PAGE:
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Safety Reminder!! With pics

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Guys, this is a reminder to periodically check your lug nuts to make sure they are not frozen, it can save you a big headache down the road!

Story begins with me purchasing a 16 redfisher this morning in Land O Lakes, i fill tires to 50 PSI and go on my way. 10 miles from gainesville (my destination) the starboard side tire goes boom!

I figure no biggie, i change the tire and am on my way. First lug nut is no issue, now for #2, it sheared straight off! I ended up getting one nut off and breaking 3 studs. The final stud/nut broke loose in the rear not allowing me to turn the nut to get the wheel off. By now i figure im screwed and need to cut the thing off to get the wheel off, which i didnt have the tools for. After speaking with Allstate road side ***istance who said they could get me a flat bed, an idea popped into my head.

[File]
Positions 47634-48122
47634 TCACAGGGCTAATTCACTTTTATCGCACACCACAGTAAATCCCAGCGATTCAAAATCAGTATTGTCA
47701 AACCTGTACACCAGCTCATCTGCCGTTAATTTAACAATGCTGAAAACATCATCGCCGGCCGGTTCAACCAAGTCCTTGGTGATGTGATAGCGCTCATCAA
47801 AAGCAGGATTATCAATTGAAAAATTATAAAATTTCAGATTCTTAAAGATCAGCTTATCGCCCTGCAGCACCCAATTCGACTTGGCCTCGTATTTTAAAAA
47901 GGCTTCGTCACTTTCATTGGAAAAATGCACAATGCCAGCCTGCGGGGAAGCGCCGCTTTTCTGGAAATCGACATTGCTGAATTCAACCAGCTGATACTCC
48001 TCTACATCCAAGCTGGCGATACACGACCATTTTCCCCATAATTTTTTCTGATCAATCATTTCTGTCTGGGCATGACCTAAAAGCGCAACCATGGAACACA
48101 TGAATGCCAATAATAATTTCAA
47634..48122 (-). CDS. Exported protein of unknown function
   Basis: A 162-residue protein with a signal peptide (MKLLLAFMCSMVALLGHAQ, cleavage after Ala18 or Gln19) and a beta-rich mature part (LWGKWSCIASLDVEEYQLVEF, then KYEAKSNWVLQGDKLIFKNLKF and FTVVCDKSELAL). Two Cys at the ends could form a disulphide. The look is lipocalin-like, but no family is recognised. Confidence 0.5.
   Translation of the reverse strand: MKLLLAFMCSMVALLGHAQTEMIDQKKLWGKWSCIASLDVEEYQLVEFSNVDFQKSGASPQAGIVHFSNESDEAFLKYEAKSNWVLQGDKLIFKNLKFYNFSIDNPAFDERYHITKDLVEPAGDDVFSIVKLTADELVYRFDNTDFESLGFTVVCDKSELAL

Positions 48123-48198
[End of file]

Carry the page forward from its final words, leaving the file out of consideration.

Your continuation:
It may have seemed like common sense to some of you, but it didnt click at first. I realized i would need a new hub anyway so figured if i remove the hub then the wheel will come off with it. I always keep 2 pre packed hubs in the truck for easy changing so from there it was as simple as changing the hub and putting the spare on.